Kahn explained how he did this and how important it was. “It was mission-critical for me to learn as much as I could about these diverse faiths and practices,” he said. “The needs of the troops come first.”
Unfortunately, not all chaplains want to provide the “inclusive ministry” Kahn and many of his colleagues did, which Kahn called “logical, reasonable, and caring” in addition to “necessary to serve the command’s goals for unit cohesion, readiness and mission accomplishment.” For example, Capt. Sonny Hernandez, an Air Force Reserve chaplain, penned a controversial 2017 op-ed that became popular on conservative websites. In the piece, Hernandez advised Christian military members to ignore the rights of religious minorities and nonbelievers, while claiming it’s their duty to follow Christ, not the U.S. Constitution.
“Christian service members who openly profess and support the rights of Muslims, Buddhists, and all other anti-Christian worldviews to practice their religions – because the language in the Constitution permits – are grossly in error, and deceived,” Hernandez wrote on the Christian nationalist website BarbWire. “[I]t is imperative that Bible-believing military chaplains align themselves with the right endorser that has sincerely held beliefs that appeal to Scripture alone, and will not support or accommodate evil.”
The House and Senate letters to the Navy officials, Hillan said, are also dismissive of the rights of non-believers.
“Several dozen members of Congress took a narrow view of religious equality when they signed letters urging the Navy to reject a Humanist chaplain,” she said. “The letters spoke in elevated rhetoric about the military’s duty to give service members the opportunity to meet their religious needs – and then went on to reduce Humanists to second-class citizens because they’re not ‘religious’ enough.”
Hillan added, “It is the antithesis of religious freedom for government to decide which belief systems are deserving of exercise and support and to find that the many secularists in the military don’t deserve those rights.”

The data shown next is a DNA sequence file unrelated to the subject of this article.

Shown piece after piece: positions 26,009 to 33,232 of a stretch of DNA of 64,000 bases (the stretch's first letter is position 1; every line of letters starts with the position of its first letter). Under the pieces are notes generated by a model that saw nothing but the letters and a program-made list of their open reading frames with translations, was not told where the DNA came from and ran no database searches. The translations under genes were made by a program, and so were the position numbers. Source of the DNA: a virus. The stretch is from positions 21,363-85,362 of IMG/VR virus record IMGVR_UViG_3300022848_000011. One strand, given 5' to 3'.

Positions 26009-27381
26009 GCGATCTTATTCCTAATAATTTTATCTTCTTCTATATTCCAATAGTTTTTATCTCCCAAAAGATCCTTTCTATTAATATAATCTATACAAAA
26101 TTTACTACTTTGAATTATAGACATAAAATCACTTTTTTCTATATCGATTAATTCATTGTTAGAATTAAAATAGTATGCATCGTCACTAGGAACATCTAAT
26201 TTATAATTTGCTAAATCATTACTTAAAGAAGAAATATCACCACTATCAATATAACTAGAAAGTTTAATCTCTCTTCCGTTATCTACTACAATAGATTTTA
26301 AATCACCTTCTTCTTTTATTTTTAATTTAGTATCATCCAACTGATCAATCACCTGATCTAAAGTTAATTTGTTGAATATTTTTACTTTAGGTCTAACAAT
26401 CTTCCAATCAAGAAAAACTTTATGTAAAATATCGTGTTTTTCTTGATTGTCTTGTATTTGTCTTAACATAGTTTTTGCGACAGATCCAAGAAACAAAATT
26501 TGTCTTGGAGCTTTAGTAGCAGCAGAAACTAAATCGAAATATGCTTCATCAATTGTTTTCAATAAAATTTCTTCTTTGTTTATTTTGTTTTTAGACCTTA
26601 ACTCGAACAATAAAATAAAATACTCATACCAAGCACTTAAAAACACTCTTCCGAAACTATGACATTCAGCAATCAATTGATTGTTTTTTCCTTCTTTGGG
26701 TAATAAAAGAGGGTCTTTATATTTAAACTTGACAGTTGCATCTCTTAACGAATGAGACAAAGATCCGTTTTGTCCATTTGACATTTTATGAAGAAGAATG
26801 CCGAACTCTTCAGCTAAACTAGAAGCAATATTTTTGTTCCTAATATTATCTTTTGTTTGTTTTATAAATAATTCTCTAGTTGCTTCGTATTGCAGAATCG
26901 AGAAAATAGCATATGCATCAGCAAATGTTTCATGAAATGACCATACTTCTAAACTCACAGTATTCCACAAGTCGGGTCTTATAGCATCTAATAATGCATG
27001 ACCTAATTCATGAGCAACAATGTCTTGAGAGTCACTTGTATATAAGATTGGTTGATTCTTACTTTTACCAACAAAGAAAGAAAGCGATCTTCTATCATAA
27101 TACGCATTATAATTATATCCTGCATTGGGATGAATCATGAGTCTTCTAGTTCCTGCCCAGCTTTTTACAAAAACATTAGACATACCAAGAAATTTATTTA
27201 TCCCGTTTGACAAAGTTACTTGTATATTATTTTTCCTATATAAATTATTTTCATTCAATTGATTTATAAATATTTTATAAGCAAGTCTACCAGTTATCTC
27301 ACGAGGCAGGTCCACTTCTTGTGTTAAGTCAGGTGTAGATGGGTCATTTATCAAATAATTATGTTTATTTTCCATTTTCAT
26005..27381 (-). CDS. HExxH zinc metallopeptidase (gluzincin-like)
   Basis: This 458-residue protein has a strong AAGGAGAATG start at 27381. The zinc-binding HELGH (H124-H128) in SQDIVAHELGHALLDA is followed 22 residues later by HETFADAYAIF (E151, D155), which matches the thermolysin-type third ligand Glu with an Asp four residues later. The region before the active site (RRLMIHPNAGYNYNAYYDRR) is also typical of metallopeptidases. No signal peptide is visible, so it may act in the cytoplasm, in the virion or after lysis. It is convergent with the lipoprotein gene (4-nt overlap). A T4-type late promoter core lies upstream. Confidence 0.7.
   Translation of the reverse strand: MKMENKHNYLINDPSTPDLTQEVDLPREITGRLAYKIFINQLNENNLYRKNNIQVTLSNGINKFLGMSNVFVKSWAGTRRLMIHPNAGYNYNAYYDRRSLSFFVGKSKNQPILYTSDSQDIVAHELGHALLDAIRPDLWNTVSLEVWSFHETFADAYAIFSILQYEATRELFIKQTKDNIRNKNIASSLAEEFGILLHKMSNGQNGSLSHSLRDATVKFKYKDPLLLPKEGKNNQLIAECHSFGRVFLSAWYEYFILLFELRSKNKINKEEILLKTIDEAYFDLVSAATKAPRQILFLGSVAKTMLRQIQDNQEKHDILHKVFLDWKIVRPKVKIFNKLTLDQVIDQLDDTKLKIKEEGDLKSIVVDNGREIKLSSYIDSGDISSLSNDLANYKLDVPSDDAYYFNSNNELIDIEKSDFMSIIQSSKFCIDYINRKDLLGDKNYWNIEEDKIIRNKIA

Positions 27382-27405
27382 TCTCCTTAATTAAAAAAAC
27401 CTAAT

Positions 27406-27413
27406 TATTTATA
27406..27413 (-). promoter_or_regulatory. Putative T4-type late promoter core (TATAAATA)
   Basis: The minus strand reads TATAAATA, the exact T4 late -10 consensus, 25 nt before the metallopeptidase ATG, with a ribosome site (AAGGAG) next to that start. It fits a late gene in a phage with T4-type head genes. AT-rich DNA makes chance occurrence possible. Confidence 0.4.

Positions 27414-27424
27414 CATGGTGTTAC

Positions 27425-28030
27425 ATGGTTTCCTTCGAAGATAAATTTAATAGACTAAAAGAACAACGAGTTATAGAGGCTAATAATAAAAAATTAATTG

Although many secular people may hesitate to think about their beliefs in a “religious” framework, the Constitution’s guarantee of religious freedom protects religious and non-religious beliefs alike.
Hillan also noted that in rejecting Heap’s application, the Navy declined to take an important step toward inclusivity. She said, “Diversity in the chaplaincy is important because it tells service members of minority belief systems that there’s a place for them. And it tells members of the majority faith that religious tolerance is an important value.”
Torpy called the Navy’s refusal to certify Heap “a missed opportunity for the Department of Defense to provide for the atheists and Humanists in their ranks.”
Jason Lemieux, a former Marine infantryman who served three tours in Iraq and is currently director of government affairs for the Center for Inquiry, expressed concern that some lawmakers don’t understand what the chaplain corps does.
“When we were leaving Iraq after our first tour, our battalion first spent time in a relatively safe region of Iraq to decompress and readjust to normal life in the U.S.,” Lemieux, who describes himself as a Secular Humanist, said. “Our mandatory transition programming included a group discussion led by the battalion chaplain. He was very caring, and he asked questions to help us process our experiences and what we’d been through.”
Added Lemieux, “The Marine Corps emphasized pre-deployment and post-deployment counseling to help manage the transition into and out of combat. Chaplains played a central role in this totally secular, absolutely mandatory process.”
Despite the Navy’s rejection of Heap’s application, the effort to place a Humanist in the chaplaincy ranks may not be over yet. Lemieux told the Navy Times that Heap “continues to be interested in serving as a chaplain but has not yet decided on his next step.”